"The class is designed to help students interpret the world around them," Hunt says. Through this course, Hunt wants her students to critically judge of value of the material they're exposed to without letting their core values wane. She also notes the historical aspect of the curriculum. "I want the students to understand the big questions of each conflict."

The class convenes weekly in the living room of the Meiklejohn house, with its social, comfy-couch atmosphere - an environment that gives the students a sense of ownership of the class and inspires a collegial atmosphere, Hunt says.

As the class is sure to capture the interest of a broad range of students, Hunt hopes to make the class a regular offering through the ILS department.

CONTACT: Kristin Hunt, (608) 262-9067


As the demand for greener companies and communities continues to rise nationwide, UW-Madison is responding by offering new courses on the environment and sustainability. Part of this green education is a new environmental studies forum titled Working Toward Regional Sustainable Development.

Led by Tom Eggert, senior lecturer in the School of Business, the course meets as a bi-weekly, community forum that mixes graduate students and community leaders in a discussion on the practices and real-world examples of sustainable communities.

Commonly examined in the business arena, sustainability is a growing trend for communities as a way to more efficiently use energy, space and resources, as well as social and local business activities. Eggert says that, today, local governments are generating innovative and creative ideas on sustainability.

"[Local governments] are thinking much more holistically than in the past," he says, adding that creating sustainable communities reaches beyond environmental practices to include financial and social successes.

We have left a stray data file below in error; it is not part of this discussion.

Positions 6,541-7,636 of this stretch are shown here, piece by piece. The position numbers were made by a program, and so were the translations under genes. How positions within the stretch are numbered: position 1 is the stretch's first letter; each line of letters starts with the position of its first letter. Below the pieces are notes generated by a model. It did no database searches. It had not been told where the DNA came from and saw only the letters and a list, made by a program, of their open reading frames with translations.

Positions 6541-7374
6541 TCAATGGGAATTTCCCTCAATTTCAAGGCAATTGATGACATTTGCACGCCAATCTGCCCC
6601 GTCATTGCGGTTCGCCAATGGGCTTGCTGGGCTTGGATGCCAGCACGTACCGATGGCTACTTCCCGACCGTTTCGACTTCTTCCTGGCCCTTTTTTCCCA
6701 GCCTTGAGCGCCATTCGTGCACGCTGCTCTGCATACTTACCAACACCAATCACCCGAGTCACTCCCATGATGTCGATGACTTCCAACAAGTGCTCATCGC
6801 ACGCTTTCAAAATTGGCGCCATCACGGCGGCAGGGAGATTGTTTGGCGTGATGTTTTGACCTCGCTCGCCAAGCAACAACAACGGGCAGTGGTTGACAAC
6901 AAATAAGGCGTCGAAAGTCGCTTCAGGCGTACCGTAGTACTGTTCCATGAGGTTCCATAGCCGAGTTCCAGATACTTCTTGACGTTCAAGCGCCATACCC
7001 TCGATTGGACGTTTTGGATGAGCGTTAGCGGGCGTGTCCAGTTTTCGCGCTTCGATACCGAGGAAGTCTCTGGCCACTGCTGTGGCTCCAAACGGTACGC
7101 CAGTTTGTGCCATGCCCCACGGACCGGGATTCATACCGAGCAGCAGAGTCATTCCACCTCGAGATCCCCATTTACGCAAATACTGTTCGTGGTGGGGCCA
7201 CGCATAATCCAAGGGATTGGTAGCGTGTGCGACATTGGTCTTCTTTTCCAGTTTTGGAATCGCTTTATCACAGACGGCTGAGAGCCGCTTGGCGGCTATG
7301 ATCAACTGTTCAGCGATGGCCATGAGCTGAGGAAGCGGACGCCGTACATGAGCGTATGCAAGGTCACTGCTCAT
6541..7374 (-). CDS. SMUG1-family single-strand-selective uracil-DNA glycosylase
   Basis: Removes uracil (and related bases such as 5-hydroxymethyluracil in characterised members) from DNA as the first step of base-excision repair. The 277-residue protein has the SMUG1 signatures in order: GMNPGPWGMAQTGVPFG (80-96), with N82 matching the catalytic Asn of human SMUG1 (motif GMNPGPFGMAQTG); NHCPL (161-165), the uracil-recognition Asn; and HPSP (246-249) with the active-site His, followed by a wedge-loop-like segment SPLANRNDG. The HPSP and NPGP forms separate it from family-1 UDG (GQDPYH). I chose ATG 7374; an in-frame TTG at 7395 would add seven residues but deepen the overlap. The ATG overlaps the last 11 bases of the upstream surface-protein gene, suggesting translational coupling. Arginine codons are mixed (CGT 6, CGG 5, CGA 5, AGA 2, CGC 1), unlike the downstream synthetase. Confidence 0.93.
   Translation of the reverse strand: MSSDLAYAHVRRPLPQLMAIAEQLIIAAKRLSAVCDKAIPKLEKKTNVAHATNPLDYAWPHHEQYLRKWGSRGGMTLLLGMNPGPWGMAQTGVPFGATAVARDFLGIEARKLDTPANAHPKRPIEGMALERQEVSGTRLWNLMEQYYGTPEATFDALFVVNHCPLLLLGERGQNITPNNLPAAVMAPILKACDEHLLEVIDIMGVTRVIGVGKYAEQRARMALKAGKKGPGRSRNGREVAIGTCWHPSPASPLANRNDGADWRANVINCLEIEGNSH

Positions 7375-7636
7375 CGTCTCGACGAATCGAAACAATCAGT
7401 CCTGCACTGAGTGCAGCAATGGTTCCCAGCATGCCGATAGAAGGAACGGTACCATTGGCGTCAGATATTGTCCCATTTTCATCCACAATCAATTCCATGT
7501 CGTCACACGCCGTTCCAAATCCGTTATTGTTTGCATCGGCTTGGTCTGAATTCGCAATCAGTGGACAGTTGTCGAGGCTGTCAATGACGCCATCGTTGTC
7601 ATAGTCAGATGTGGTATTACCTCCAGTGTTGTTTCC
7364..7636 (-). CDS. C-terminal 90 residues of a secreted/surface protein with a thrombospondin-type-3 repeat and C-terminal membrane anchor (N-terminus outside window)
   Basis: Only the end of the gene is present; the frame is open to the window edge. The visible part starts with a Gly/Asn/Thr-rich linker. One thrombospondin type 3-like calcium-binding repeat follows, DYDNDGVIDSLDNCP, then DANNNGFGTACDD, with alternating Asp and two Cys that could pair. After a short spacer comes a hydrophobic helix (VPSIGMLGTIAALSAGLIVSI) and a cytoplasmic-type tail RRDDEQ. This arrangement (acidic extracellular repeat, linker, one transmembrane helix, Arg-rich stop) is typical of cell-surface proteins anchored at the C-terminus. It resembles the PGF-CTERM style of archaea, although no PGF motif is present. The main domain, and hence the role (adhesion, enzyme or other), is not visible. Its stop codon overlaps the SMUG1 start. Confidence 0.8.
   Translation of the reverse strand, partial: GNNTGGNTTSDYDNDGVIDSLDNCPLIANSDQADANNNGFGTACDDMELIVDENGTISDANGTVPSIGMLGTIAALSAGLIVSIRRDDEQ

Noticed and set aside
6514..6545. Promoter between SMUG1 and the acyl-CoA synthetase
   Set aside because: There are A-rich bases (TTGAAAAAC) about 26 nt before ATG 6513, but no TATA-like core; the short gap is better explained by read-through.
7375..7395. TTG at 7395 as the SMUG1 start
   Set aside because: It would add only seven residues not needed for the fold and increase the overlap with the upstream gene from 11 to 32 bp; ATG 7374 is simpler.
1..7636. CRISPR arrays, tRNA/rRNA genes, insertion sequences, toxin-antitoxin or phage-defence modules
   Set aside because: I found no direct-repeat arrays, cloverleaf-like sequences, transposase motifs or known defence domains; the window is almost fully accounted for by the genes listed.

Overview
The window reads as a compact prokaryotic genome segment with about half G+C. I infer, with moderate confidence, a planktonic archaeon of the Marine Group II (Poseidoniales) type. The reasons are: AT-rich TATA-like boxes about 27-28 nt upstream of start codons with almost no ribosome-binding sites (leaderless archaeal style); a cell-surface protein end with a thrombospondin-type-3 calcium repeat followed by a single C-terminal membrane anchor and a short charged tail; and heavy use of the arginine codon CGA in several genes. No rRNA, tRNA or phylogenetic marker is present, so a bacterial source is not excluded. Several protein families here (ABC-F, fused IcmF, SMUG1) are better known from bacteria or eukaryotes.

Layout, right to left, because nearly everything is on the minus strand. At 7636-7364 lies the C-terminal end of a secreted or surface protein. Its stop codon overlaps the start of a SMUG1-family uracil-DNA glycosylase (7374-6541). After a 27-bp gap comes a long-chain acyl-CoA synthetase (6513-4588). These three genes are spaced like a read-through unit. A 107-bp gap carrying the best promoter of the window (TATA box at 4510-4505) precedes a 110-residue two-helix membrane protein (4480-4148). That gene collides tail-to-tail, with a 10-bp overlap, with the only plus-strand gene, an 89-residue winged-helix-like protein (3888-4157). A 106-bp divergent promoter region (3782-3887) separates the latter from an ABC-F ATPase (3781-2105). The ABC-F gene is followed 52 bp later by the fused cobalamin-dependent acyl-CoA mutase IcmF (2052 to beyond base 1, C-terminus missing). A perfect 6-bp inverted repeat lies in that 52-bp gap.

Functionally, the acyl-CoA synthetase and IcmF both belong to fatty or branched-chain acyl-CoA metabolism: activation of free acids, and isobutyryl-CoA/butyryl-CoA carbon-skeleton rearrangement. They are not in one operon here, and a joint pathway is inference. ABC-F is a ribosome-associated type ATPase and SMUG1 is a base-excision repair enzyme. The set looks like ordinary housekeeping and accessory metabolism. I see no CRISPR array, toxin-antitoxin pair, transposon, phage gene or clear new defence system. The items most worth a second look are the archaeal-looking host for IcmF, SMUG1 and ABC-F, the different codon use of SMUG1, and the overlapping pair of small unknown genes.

The forum convenes every Friday, attracting roughly 30 local community leaders and 20 graduate students. Guest speakers such as Irene Blakely, mayor of Washburn, Wis., and Ann Beier, Director of Milwaukee Office of Environmental Sustainability, will offer their own experiences and lessons learned working with eco-municipalities. The semester will conclude with a guest lecture by Madison Mayor Dave Cieslewicz on Madison's response to the sustainability challenge.

The real-world setting of the forum creates a new learning environment for the students in class. Eggert says that this course "blurs the line between academia and the real world." He adds that his students get to see through the eyes of community members, something they often don't have much experience with. Eggert hopes that the students, as well as the community leaders, will feel empower to take action in creating viable, sustainable communities. "I expect them to go out and change the world."

CONTACT: Tom Eggert, (608) 267-2761,


Behind every great film lies a great soundtrack. Sometimes, it goes unnoticed. It just floats along in the background, adding emotion or suspense. Others are memorable and deserve as much merit as the film itself, such as the deep, precautionary bah-dum's accelerating as the shark nears in the movie "Jaws."

Communication Arts Professor Jeff Smith will take a bite out of film scores in a new course offered this semester, "The History of the Hollywood Film Score." The music-minded communications art course will cover the evolution of film scores, major composers and the use of new technology in the field. Unique to the communication arts curriculum, this course, according to Smith, requires his students to think counter-intuitively.

"We don't really go to the movies to listen to music," he says. "But without it, the film experience wouldn't be complete."

Combining technical music knowledge with a history of pop culture classics, the course begins with old Hollywood composers like Max Steiner ("Casablanca," "Gone with the Wind") and arrives at modern-day legends like John Williams ("Star Wars," "Jurassic Park.") The course meets on Monday evenings and includes a weekly lab, during which the students watch selected films.

Like a pop culture PB&J, Smith created the class by sandwiching his love for film and ridiculously large music library between the pages of a course syllabus. Smith says that his colleagues suggested that he use his musical background in his teaching. He says that music can help shape and guide a film beyond the script.

"Film stories tend to be so common as a visual medium to convey an emotional message, but music can tell us what the character is feeling or thinking without having to say a word," he says.

Through this course, Smith wants his students to take with them a new perspective on the film experience. With a tinge of a personal understanding, Smith says that after taking this course, "the students won't ever watch films in the same way again."

CONTACT: Jeff Smith, (608) 263-3132,

- Danielle Russell,